However we proceed, we very much consider the plant bioindicator method alongside a host of other tools for deepening our connection with land.
Weeds. A very negative-sounding word for many. However, weeds might not exactly be what we used to think they are. Let me take you on a walk in the countryside, observing fields of barley as we pass them by.
There is a toxin here. The air or soil is harbouring a pollutant and the only indication is a cluster of flowers on the edge of an abandoned field.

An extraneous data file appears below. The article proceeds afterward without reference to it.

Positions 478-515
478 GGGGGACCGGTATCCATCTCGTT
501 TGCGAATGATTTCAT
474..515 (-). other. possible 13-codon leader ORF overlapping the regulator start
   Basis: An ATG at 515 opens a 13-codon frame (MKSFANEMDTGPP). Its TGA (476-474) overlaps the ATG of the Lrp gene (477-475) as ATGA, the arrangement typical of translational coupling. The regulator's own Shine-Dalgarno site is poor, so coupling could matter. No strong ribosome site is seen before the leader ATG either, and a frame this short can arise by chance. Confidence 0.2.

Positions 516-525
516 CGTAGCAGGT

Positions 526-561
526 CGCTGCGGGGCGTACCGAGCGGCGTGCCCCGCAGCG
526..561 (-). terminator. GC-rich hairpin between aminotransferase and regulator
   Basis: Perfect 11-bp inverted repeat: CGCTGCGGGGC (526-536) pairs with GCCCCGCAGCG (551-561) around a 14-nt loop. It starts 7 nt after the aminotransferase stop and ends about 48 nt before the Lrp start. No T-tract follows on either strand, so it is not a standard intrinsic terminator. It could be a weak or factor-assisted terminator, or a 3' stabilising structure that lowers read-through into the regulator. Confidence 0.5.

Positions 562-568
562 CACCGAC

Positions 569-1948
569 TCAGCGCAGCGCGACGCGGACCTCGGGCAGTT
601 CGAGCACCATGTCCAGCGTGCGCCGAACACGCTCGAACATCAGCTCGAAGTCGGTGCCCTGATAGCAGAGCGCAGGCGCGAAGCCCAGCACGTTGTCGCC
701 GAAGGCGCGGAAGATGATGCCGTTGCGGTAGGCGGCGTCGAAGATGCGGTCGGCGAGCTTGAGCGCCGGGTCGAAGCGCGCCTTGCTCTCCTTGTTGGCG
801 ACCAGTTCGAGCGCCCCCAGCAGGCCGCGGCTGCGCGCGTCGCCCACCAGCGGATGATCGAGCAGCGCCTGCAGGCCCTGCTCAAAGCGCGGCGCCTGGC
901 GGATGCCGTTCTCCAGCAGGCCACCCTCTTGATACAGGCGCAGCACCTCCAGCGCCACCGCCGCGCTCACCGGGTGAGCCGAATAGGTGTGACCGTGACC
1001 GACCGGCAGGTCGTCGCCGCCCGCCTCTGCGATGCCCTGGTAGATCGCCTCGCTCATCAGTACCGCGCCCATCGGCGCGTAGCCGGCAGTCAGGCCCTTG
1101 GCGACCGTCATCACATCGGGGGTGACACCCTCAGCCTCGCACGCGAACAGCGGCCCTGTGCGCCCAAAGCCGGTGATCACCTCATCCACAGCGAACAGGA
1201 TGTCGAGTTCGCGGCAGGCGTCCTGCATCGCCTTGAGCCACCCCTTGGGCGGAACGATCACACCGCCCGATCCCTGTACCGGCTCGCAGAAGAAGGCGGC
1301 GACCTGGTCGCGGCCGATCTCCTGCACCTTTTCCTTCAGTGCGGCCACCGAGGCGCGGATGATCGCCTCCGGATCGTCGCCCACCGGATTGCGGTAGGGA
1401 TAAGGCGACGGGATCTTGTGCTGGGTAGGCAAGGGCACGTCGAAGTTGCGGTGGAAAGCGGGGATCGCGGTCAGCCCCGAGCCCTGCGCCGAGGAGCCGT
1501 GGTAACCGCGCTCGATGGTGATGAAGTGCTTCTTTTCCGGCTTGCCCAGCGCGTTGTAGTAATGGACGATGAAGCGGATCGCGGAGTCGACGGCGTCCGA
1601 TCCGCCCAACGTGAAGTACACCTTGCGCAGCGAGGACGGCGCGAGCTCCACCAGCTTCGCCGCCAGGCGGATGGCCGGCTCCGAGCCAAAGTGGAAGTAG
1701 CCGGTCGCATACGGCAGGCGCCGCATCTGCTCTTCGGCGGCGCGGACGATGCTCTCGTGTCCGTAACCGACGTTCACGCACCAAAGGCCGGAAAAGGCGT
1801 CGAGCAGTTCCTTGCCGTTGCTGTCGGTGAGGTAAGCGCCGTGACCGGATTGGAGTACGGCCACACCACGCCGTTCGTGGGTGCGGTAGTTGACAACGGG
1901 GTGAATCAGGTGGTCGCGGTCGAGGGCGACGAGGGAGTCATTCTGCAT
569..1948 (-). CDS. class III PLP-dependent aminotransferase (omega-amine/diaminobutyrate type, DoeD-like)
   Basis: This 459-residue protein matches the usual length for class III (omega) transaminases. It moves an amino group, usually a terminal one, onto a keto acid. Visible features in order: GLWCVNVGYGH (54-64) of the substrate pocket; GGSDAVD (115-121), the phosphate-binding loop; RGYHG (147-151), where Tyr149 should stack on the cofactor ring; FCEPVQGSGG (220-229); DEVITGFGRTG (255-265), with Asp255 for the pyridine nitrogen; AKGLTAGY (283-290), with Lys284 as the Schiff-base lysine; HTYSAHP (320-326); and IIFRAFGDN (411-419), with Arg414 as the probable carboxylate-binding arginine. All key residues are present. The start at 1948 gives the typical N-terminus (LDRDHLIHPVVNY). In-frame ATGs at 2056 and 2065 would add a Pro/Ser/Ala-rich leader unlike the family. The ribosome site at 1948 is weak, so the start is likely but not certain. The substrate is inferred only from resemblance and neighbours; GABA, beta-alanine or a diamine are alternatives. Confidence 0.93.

Weeds have been given a bad reputation, but they are a spectacular movable feast. By weeds, I am not referring to pot, but the regular herbaceous plants that grow everywhere, where no one planted them… your aunt’s backyard, by the sidewalk, parking lots, park, etc. According to the Oxford English Dictionary, weeds are plants that are not valued for their use, or beauty. Plants that grow wild and strong. So wild and strong that they can take over the growth of what some call ‘superior vegetation’ — meaning those you buy at garden stores and supermarkets.